GM Food Crop Technology: Implications For Sub-Saharan Africa
AbstractThe first generation of genetically modified (GM) crop varieties sought to increase farmer profitability through cost reductions or higher yields. The next generation of GM food research is focusing also on breeding for attributes of interest to consumers, beginning with ‘golden rice’, which has been genetically engineered to contain a higher level of vitamin A and thereby boost the health of unskilled labourers in developing countries. This Paper analyses empirically the potential economic effects of adopting both types of innovation in Sub-Saharan Africa (SSA). It does so using the global economy-wide computable general equilibrium model known as GTAP. The results suggest the welfare gains are potentially very large, especially from golden rice, and that those benefits are diminished only slightly by the presence of the European Union’s current ban on imports of GM foods. In particular, if SSA countries impose bans on GM crop imports in an attempt to maintain access to EU markets for non-GM products, the loss to domestic consumers due to that protectionism boost to SSA farmers is far more than the small gain in terms of greater market access to the EU.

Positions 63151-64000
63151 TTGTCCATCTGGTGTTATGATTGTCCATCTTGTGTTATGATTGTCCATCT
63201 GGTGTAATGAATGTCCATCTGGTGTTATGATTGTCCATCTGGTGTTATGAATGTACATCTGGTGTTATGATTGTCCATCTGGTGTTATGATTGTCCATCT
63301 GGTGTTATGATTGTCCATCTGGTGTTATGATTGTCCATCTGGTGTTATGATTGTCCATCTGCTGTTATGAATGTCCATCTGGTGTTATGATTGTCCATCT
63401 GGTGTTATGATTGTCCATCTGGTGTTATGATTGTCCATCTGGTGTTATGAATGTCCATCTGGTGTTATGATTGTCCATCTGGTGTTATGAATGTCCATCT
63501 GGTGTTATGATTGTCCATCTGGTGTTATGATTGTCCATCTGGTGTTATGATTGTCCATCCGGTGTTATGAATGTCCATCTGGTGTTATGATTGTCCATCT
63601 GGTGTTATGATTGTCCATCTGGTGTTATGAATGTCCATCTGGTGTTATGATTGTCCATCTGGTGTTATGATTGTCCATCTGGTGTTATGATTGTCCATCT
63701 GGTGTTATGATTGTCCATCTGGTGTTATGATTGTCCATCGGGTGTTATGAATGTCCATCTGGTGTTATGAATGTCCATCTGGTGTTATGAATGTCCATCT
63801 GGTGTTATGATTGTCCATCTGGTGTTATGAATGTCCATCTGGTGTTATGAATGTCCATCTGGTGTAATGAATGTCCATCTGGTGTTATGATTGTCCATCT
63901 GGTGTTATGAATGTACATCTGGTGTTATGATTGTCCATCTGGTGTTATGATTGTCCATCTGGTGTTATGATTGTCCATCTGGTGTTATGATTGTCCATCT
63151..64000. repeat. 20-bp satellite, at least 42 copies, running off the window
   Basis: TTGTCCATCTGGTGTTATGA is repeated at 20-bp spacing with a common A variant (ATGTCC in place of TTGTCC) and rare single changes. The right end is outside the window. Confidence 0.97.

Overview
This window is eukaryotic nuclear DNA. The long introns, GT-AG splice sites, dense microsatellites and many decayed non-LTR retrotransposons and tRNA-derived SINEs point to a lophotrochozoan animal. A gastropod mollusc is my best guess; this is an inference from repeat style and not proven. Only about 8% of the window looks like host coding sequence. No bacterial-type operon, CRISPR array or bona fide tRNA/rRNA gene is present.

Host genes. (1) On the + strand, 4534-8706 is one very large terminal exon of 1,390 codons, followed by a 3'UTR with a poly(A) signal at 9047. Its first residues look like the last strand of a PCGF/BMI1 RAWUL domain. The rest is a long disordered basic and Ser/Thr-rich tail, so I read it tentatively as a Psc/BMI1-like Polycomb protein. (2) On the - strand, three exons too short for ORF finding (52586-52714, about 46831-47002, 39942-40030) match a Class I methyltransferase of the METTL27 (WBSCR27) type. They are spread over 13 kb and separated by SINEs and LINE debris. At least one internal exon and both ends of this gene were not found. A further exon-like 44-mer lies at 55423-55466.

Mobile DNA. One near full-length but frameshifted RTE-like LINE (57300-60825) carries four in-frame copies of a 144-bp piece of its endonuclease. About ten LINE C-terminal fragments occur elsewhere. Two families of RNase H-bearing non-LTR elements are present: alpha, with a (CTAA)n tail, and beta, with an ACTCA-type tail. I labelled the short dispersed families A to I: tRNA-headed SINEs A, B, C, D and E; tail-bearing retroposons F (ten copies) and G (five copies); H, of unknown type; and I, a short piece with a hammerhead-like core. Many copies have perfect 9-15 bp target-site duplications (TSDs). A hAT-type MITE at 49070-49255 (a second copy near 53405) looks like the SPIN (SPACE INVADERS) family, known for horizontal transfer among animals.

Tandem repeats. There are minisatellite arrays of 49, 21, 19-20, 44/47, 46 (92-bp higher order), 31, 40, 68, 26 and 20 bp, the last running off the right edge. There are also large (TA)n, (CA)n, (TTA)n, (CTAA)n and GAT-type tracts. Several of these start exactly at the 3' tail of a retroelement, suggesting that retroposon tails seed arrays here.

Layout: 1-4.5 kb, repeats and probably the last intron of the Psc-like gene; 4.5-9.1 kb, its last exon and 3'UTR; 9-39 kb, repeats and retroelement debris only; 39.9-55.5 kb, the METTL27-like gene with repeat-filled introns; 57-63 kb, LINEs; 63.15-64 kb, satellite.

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Bibliographic InfoPaper provided by C.E.P.R. Discussion Papers in its series CEPR Discussion Papers with number 4490.
Date of creation: Jul 2004
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Find related papers by JEL classification:
- C68 - Mathematical and Quantitative Methods - - Mathematical Methods; Programming Models; Mathematical and Simulation Modeling - - - Computable General Equilibrium Models
- D58 - Microeconomics - - General Equilibrium and Disequilibrium - - - Computable and Other Applied General Equilibrium Models
- F13 - International Economics - - Trade - - - Trade Policy; International Trade Organizations
- O30 - Economic Development, Technological Change, and Growth - - Technological Change; Research and Development; Intellectual Property Rights - - - General
- Q17 - Agricultural and Natural Resource Economics; Environmental and Ecological Economics - - Agriculture - - - Agriculture in International Trade
- Q18 - Agricultural and Natural Resource Economics; Environmental and Ecological Economics - - Agriculture - - - Agricultural Policy; Food Policy
This paper has been announced in the following NEP Reports:
- NEP-AFR-2005-02-13 (Africa)
- NEP-ALL-2005-02-13 (All new papers)
- NEP-CMP-2005-02-13 (Computational Economics)
- NEP-REG-2005-02-13 (Regulation)
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- Anderson, Kym & Jackson, Lee Ann, 2004. "GM food technology abroad and its implications for Australia and New Zealand," 2004 Conference (48th), February 11-13, 2004, Melbourne, Australia 58365, Australian Agricultural and Resource Economics Society.
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